Is “Medicare for All” the Democrats’ Big Beautiful Wall?

President Trump’s obsession with an outlandishly expensive physical barrier across the Southern United States has been ridiculed by those familiar with the facts because it doesn’t do much to solve the problems of interdicting drugs or people and there are so many more immediate, less expensive, sensible ways to improve border security. The same problems apply to the popularity of Medicare for All. Politically, like the Wall, the public looking at the facts may conclude this slogan is appealing but a bridge too far.

The two problems we need to fix are covering those who have no healthcare, and insuring that medical care is delivered at a reasonable cost. Both can’t be solved in one jump any more than a morbidly obese person can instantly lose all the weight in one day.

Let’s start with the easy and obvious problem of prescription drug profiteering.

If Congress can’t do that, then the chance of enacting Medicare for All any time soon is essentially nil. Second, we can solve the coverage problem without enormously I increasing federal costs by allowing Obamacare to work and by allowing those with no coverage to opt-in to Medicare at a reasonable cost. This would be better than shifting the billions of dollars now paid by employers to the American taxpayer and raising taxes to balance the books.

This approach would also avoid upsetting the many employed Americans who are currently happy with their health care. They don’t especially want to switch to Medicare. Most seniors on Medicare too are wary of major changes in the status quo. Some are unreasonably worried about allowing a limited buy in for early retirees, a fear promoted by profit making hospitals. However, it would be a helpful step in solving the coverage problem and one far less disruptive than Medicare for All.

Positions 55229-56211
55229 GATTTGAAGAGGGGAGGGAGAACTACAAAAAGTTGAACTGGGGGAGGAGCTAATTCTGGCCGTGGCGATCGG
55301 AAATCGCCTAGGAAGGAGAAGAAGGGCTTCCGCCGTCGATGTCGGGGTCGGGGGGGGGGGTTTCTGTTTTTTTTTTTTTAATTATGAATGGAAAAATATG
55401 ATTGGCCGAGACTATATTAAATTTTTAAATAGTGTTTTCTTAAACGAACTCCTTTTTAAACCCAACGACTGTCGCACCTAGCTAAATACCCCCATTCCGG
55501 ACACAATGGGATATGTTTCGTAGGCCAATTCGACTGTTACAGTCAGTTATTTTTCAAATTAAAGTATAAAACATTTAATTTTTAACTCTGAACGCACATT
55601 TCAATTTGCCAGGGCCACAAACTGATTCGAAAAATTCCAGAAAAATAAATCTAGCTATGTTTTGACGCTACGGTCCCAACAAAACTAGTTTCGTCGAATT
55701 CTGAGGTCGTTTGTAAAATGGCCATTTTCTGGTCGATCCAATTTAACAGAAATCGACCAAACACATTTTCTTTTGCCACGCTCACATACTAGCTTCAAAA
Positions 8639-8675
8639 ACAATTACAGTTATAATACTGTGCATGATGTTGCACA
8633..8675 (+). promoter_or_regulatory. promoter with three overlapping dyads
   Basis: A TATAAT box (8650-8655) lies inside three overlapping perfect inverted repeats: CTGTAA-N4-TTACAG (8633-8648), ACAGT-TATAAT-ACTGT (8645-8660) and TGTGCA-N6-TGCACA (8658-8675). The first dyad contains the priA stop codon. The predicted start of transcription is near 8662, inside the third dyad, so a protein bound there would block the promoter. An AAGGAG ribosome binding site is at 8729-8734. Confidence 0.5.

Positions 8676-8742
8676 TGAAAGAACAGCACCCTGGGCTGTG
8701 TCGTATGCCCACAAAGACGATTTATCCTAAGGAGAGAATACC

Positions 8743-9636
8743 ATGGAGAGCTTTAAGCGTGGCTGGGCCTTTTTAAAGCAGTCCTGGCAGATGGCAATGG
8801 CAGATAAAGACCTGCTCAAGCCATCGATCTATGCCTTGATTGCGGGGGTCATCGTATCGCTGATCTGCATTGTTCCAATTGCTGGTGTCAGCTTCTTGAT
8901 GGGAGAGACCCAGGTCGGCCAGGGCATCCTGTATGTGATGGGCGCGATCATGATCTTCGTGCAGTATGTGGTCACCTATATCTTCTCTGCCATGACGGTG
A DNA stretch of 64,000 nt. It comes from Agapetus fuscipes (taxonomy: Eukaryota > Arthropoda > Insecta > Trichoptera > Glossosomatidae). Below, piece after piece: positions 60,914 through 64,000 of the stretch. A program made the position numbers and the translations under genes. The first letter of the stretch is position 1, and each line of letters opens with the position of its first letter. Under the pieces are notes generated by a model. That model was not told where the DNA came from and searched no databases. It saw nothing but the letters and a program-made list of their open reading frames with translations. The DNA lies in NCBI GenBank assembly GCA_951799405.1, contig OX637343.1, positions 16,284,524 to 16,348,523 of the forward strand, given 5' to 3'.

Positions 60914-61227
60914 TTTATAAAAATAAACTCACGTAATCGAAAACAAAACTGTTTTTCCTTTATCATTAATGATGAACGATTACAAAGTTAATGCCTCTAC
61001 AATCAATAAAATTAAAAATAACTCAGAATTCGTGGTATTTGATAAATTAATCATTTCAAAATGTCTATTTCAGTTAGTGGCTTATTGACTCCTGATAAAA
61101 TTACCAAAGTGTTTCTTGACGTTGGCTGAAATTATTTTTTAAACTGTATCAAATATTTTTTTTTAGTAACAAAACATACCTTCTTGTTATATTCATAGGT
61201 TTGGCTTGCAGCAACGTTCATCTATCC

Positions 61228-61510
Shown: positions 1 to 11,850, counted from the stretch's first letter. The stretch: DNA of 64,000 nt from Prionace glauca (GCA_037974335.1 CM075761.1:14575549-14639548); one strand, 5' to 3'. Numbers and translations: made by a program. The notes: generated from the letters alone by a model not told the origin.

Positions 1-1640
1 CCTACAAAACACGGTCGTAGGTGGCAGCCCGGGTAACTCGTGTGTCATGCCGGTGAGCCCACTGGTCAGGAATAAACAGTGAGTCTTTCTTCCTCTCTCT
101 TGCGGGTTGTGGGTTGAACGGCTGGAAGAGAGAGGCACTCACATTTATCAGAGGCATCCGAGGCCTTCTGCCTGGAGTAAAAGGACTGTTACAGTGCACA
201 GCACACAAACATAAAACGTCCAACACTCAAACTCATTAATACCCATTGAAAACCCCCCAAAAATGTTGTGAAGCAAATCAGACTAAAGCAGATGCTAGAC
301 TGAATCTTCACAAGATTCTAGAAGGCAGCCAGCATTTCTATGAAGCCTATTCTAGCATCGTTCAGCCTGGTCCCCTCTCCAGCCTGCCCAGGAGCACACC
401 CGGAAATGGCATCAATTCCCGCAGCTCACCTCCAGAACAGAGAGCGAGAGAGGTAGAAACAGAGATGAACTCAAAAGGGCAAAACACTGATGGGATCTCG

Even if it could be enacted, which I doubt, Medicare for All doesn’t do much to address the cost problem. If anything it increases it. Medicare and Medicaid costs are already 28% of federal expenditures and rising far faster than the cost of living.

We regulate the price of electricity and other essential public services. We must control costs. We can’t pay twice as much as every other country in the world and receive less for it.

Health care is a basic human right.

To obtain it, we don’t have to re-invent the wheel. Germany, Japan, and Taiwan all have systems that are based in part on employer paid private doctors, hospitals, and even insurance companies much we currently have. The common denominator is they impose limits on profits. We need to do that too.

Let’s start by…

  1. controlling the cost of prescription medication,
  2. covering the uninsured by giving them the option to enroll in Obamacare and existing public programs, and
  3. imposing reasonable limits on the prices that can be charged for providing a human necessity of life.
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